Monday, May 14, 2007
Support: Billy Sturrock, Lou Hickey
Venue:The Arches, Glasgow, Friday 12th May 2007
Icelandic singer Hafdis Huld had originally being going to tour in February, but had to cancel due to illness, much to her frustration. According to her biography, Hafdis was entertaining the neighbours with her own "circus" at the age of 10, and was a founder member of the Icelandic indie band Gus Gus. Dirty Paper Cups is her debut solo album, and one with which she has been doing support gigs, so that this current rescheduled tour is her first solo headline tour.
A seated gig, the Arch where i most recently saw Yann Tiersen, has been filled with tables and chairs for the audience, though between bands they play music by Tinariwen, the band I saw here prior to Tiersen. There are two support bands, both of whom are local acts. The first is Lou Hickey, who is already on stage when I arrive, playing keyboard and singing, accompanied by her friend Susan on cello, though apparently they normally play with a full band. They have a decent pop sound, combining careful piano and cello melodies without over doing either. There are moments of quirkiness that suggest a potential for more, though certainly Lou comes across as having a charismatic stage presence. Certainly more so than the solo singer/guitarist that follows her, who plays fairly generic pop-rock, with occasional moments that could be comparable to other contemporary pop singers, though without the quality.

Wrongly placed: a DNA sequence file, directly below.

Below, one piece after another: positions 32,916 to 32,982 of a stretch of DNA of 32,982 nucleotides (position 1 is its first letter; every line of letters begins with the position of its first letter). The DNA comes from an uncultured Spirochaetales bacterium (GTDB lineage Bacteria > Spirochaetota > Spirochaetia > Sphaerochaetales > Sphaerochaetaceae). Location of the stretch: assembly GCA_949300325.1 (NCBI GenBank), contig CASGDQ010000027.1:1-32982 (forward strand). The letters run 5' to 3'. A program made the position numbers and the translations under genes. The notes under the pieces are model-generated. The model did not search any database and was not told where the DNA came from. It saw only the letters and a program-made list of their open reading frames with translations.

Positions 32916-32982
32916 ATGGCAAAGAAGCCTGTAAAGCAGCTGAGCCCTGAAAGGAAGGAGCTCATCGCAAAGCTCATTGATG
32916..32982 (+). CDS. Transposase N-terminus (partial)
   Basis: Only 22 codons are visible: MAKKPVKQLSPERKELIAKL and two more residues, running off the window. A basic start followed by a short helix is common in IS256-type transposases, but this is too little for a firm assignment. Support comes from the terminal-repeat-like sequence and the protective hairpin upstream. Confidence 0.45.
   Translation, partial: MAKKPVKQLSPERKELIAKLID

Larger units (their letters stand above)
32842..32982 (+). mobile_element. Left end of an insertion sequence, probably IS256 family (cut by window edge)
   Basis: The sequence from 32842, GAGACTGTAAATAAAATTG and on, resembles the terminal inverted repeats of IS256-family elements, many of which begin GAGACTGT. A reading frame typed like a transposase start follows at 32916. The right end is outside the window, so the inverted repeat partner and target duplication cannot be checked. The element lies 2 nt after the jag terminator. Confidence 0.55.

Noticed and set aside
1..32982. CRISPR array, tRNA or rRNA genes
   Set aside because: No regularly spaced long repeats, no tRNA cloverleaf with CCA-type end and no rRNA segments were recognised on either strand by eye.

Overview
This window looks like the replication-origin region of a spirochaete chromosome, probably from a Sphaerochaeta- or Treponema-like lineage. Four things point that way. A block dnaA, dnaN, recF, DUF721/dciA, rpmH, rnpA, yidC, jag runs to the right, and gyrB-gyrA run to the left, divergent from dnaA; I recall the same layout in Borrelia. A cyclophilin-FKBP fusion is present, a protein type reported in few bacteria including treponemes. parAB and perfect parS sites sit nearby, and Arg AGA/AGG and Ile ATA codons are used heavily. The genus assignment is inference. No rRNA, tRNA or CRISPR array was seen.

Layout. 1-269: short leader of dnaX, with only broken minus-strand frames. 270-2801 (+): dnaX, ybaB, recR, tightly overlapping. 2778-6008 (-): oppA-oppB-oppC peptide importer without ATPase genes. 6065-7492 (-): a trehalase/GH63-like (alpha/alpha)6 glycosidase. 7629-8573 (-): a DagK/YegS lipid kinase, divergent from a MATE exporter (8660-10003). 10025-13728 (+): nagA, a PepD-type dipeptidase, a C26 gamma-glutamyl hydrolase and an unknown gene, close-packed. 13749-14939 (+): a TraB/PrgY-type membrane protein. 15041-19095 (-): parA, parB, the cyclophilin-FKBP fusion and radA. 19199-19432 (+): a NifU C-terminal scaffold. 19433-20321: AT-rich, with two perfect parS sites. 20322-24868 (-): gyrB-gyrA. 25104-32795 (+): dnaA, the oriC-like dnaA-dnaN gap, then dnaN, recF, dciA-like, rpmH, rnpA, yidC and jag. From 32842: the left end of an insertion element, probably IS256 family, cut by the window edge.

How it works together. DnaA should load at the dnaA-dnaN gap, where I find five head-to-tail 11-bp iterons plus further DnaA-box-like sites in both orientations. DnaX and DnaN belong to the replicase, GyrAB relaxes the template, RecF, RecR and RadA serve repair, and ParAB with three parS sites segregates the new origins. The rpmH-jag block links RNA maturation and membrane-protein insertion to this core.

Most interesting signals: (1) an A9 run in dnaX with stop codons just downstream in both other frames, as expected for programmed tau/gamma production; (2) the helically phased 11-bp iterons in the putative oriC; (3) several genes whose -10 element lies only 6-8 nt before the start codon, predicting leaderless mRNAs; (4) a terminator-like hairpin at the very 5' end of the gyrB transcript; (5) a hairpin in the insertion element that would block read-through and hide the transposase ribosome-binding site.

Hafdis Huld took to the stage in a pink top, short skirt and glittery ruby heels, a trashy pixie princess. Joined by Sarah Croft on keyboard, and Alisdair Wright and Steve Ling playing guitars, ukulele, xylophone and banjo. The music is quirky and charming, pure pop, with that wit and wacky lyricism that amuses me so. Like "ice cream is nice, monsters are not", and so on. Through the night the band play 11 out of the albums 13 tracks - including the singles Diamonds On My Belly, Tomoko, and Ski Jumper, videos for all of which can be found online in various places. At the point that Hafdis cancelled her previous tour she was sent a Hafdis ragdoll to cheer her up, by a girl from Glasgow. During Ski Jumper the doll maker appeared, wielding a ski jumper doll, which Hafdis waved around during the rest of the song, before propping the doll up at the front of the stage and grinning with delight for sometime after.
The atmosphere from the set up was a curious thing, only one person standing in front of the stage, while everyone else was seated around the hall. Though certainly that one person made enough noise to attract Hafdis's attention, with her seeming by turns amused and intimidated. Regardless the rest of the audience were appreciative of the music, and the funny little stories she told between each song. Disappointingly, they had no merchandise for sale - and I have been unable to find her album locally, but while I was tempted to pick it up before the gig, I was sufficiently motivated to order it afterwards.
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